Adoption Reflections

Jacob – April 2013

We are in a struggle. Not with Jacob this time, but with the providers of Medicaid. In January 2013 the laws for medicaid changed or reformed. As I understand it when medicaid reforms, it is a fatal blow to those who abuse the system and to those who need the system. Two beds opened up in Strategic Psychological Residential Treatment Facility (PRTF) and Jacob was denied by medicaid until a team meeting could be organized. The beds are now filled. Since Jacob had left our home – he has been in therapeutic foster care and Thompsons PRTF. He has received hours and hours of therapy, intensive in home treatment, and intensive family therapy with no progress. In fact he has regressed in regards to school with 5 suspensions this year and the consequence of lower grades. We have just recently finished with the care team at One to One who who were extraordinary despite Jacob’s refusal to work. It looks like Jacob has come to the end of his resources and because there is no progress, funding will be appropriated to other children. This is rather bleak for Jacob and for us. The statistics are coming into play and Jacob looks like he is going to be one of those statistics despite all the effort and resources he has been given.

Grandfather Home is still standing beside us, but I get the sense that they are winding down their support as well. I feel like unless we get a miracle placement in a PRTF, Jacob will be in our home by August, worse off than when he was placed in Therapeutic Foster care. He is unsafe; DANGEROUS without a conscientious and no sense of empathy – all do to having no attachment to anyone or anything. The bleakness reminds me that our trust is not in statistics, doctors, medication, therapies, or even PRTF’s; Our trust is in God who created the heavens and the earth.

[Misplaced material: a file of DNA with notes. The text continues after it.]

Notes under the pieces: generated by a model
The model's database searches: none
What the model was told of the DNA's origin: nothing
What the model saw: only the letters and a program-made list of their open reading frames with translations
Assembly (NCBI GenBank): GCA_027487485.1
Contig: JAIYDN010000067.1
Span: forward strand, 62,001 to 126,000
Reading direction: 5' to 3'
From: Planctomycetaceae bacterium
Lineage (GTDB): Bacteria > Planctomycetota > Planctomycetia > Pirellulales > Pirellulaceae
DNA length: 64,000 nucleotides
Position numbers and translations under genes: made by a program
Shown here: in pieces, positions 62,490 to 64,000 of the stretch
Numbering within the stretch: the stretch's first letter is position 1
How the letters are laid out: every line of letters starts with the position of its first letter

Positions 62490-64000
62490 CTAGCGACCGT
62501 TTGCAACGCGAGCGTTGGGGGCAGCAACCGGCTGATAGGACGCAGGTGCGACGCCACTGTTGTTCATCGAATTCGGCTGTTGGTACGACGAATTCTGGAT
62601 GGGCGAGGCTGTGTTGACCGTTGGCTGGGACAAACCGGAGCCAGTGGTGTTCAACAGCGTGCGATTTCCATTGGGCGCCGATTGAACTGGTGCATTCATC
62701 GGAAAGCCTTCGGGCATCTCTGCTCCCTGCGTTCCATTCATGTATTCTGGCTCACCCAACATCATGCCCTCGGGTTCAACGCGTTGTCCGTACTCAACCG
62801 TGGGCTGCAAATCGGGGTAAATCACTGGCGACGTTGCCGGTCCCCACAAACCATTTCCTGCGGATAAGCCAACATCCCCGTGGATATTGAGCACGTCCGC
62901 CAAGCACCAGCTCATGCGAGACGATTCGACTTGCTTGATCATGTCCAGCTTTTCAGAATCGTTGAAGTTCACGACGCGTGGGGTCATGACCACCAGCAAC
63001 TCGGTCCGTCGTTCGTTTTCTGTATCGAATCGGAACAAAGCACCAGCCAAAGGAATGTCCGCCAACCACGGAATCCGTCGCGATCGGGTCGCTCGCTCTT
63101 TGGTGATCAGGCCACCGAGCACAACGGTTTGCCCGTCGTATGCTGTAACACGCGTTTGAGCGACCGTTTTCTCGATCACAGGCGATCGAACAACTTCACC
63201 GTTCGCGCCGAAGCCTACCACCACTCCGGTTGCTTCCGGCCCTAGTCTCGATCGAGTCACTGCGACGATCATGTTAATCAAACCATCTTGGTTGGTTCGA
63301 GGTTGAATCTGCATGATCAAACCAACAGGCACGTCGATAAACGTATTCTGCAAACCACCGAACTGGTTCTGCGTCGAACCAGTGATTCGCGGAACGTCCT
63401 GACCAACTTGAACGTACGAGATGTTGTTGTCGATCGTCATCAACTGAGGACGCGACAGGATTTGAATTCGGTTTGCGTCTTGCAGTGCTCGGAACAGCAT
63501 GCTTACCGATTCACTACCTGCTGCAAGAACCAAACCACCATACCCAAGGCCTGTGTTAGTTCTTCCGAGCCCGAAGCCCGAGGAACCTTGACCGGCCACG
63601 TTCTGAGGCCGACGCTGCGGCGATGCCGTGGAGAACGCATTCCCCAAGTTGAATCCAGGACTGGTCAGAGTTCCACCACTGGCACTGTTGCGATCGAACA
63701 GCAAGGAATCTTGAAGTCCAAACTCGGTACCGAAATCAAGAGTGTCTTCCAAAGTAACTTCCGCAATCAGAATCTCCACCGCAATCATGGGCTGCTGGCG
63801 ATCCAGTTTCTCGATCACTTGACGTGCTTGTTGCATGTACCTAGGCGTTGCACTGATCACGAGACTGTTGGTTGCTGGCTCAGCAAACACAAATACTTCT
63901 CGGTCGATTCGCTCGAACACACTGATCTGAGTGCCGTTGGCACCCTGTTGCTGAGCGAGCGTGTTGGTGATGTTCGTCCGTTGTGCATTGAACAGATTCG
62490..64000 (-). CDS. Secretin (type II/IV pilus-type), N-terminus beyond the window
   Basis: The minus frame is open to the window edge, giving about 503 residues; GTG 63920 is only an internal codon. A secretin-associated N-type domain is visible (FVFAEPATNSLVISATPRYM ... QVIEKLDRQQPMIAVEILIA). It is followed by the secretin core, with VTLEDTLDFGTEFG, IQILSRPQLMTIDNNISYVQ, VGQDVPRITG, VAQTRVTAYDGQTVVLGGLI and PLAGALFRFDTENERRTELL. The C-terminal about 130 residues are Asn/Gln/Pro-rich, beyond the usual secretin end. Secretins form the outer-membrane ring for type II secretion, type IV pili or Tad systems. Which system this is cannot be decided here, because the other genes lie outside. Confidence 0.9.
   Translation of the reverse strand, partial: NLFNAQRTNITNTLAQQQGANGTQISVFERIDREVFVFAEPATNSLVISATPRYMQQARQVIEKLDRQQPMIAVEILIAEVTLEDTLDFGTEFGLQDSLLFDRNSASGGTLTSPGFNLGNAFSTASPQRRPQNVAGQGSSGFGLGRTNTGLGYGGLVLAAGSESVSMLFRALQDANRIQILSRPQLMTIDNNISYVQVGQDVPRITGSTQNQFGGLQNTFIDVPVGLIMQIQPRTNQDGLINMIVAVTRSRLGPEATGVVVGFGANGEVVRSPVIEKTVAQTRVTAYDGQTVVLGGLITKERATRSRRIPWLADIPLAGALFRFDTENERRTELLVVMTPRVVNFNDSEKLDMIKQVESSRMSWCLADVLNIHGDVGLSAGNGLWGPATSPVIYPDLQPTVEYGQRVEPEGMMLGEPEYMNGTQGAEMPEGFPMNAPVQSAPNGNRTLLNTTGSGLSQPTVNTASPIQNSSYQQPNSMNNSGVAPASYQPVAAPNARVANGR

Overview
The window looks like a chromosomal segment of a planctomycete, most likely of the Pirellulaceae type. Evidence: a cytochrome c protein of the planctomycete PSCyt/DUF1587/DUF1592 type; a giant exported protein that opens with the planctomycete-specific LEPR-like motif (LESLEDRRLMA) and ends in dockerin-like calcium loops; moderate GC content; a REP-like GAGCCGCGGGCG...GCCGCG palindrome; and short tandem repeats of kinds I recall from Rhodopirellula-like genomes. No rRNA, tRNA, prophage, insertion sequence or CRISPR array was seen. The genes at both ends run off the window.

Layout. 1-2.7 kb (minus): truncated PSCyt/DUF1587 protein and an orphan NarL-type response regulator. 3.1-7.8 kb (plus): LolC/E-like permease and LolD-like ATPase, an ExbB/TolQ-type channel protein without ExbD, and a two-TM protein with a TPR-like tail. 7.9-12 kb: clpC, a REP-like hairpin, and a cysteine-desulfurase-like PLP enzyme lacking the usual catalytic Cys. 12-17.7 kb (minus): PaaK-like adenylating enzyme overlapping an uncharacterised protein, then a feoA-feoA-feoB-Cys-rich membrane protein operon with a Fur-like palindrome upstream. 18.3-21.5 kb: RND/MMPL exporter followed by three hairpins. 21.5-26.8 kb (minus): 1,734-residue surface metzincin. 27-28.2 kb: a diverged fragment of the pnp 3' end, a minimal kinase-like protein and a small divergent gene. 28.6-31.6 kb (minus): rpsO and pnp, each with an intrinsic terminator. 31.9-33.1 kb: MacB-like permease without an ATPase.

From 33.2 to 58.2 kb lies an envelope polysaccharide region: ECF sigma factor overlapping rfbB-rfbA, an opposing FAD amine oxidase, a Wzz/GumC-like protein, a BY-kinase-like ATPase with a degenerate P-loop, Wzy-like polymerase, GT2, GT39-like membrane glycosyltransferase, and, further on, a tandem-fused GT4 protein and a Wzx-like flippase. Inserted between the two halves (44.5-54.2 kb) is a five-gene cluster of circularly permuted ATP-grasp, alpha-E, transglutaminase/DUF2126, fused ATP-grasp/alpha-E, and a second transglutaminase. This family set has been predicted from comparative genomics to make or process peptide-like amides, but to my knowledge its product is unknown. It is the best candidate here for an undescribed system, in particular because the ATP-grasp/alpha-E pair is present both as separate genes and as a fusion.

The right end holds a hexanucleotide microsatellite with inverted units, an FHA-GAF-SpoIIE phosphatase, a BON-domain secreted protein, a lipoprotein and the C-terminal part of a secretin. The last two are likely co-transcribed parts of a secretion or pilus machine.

Yeah we will have to make major modifications to our home and activity structure, but God has a way of redeeming things for the good of those who love Him.

Yeah safety is a big concern, but God is our refuge and strength and an ever-present help in times of trouble.

Yeah it looks bleak, but times like these allow us to practice perseverance, and perseverance builds character, and character gives way to hope, and hope does not disappoint,because God’s love has been poured out into our hearts through the Holy Spirit, who has been given to us.

Writing those last three sentences has lifted my spirits. God’s got this!

PS – In times of troubles remind yourself of God’s promises and remember God’s got it!

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Mr. Manipulation

We had a big Jacob meeting this past Monday.  The meeting started out with a critical situation that happened at school and then went to a “revelation” Jacob had given to his social worker.   The social worker was prying as to why jacob doesn’t want to come home to be a part of the family and why his behavior has been so bad.  Jacob’s revelation, “My dad makes me rake leaves every time I go home.”  Let me pause for a moment . . . the fact that comment was brought up in a meeting with other people without me being in the loop still upsets me.   Yes Jacob raked leaves the past 2 times he has been home.   The reason for raking leaves was that he has stole money from a classmate and was making money to pay the boy back.  In other words the raking was a response to the behavior not the other way around.   Jacob had manipulated the social worker and really put the social worker and myself at odds with one another.  We had been manipulated and triangulated.